Opponents of coal influence elections anonymously

99 percent of super PAC's funds came from clean energy-focused nonprofit

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Deep in the heart of coal country, New Power PAC touts candidates who support clean energy.

While the Kentucky-based super PAC has registered with the Federal Election Commission like other super PACs, it's unlike most of its brethren in that its only activity during the 2012 election cycle was at the state-level.

It's also unlike many of its counterparts in that the only donor it has revealed is a group called Kentuckians for the Commonwealth, a "social welfare" nonprofit group organized under Section 501(c)(4) of the U.S. tax code and, therefore, not required to reveal its funding sources.

More than 99 percent of the nearly $47,000 New Power PAC raised during the 2012 election cycle came from this related nonprofit, documents filed with the FEC indicate. State and federal records show the group paid for advertising online, in newspapers and on the radio in seven state-level legislative races.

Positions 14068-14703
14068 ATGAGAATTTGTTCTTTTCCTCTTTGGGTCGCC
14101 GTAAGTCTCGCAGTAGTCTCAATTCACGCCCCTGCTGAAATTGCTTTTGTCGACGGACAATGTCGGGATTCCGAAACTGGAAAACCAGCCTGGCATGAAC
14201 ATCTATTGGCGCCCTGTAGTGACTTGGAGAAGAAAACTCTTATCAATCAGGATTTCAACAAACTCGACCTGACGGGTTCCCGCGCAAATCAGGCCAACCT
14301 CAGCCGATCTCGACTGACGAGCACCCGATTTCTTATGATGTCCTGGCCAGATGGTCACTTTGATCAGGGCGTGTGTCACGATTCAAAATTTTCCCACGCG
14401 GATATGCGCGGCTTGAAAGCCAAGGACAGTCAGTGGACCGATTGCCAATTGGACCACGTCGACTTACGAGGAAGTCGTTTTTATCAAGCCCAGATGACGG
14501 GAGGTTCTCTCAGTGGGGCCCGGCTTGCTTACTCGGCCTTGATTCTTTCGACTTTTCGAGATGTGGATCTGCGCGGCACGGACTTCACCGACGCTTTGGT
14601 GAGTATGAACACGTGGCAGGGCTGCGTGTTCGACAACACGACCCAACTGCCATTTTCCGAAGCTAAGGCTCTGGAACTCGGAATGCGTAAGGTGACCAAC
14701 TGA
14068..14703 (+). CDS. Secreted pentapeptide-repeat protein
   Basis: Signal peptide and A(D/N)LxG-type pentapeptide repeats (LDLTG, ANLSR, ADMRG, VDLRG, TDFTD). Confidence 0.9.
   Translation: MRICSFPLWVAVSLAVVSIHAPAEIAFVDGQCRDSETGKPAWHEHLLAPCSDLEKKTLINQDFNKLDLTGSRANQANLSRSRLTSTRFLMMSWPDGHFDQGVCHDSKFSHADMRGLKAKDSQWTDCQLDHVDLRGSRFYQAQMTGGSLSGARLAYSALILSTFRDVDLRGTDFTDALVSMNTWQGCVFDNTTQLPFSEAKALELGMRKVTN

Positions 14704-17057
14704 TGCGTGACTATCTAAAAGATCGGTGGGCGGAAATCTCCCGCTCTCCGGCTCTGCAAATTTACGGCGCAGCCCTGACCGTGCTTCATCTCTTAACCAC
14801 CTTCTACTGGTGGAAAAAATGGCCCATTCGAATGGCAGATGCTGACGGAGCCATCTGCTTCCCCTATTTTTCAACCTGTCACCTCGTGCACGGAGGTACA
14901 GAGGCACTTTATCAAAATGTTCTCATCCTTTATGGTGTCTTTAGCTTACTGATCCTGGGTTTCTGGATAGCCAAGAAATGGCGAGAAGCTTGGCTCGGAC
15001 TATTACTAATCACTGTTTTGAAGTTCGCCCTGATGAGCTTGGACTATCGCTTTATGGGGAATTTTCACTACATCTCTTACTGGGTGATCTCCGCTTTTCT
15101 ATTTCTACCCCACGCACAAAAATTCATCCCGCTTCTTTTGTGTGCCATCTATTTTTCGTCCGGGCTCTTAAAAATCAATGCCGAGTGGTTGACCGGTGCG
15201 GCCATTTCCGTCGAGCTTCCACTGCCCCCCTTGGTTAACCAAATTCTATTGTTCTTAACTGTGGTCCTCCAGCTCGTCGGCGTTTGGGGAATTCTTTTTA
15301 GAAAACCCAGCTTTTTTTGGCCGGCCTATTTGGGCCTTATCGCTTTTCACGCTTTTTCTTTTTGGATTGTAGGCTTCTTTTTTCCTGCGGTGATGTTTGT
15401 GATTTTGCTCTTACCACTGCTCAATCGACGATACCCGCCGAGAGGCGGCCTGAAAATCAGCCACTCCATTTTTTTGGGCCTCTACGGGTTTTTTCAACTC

Steve Boyce, who served as the chairman of Kentuckians for the Commonwealth during 2011 and 2012, says this lack of disclosure isn't for nefarious reasons.

Boyce said that his organization, which reported about $550,000 in revenue to the Internal Revenue Service in 2011, relies on "grassroots giving" and that the average household donation is "pretty modest," somewhere between $100 and $150.

"I wish there were more people who needed to be disclosed," Boyce told the Center for Public Integrity.

The group, he said, has focused its fundraising energies on raising money for the nonprofit, not the super PAC.

"There was some hope in the beginning that [New Power PAC] might expand the philanthropic pie," Boyce said. "So far, we're not seeing evidence of that."

In addition to environmental issues, Boyce said that Kentuckians for the Commonwealth also supports tax reform and voting rights — and may even wade into campaign finance reform. The U.S. Supreme Court's Citizens United ruling, he said, "is really a mistake."

Why is 2013 an important year for campaign finance? Dave Levinthal and Michael Beckel will answer that, and many other questions about the money-in-politics world in a live chat on Monday, Feb. 4, at 1 p.m. ET.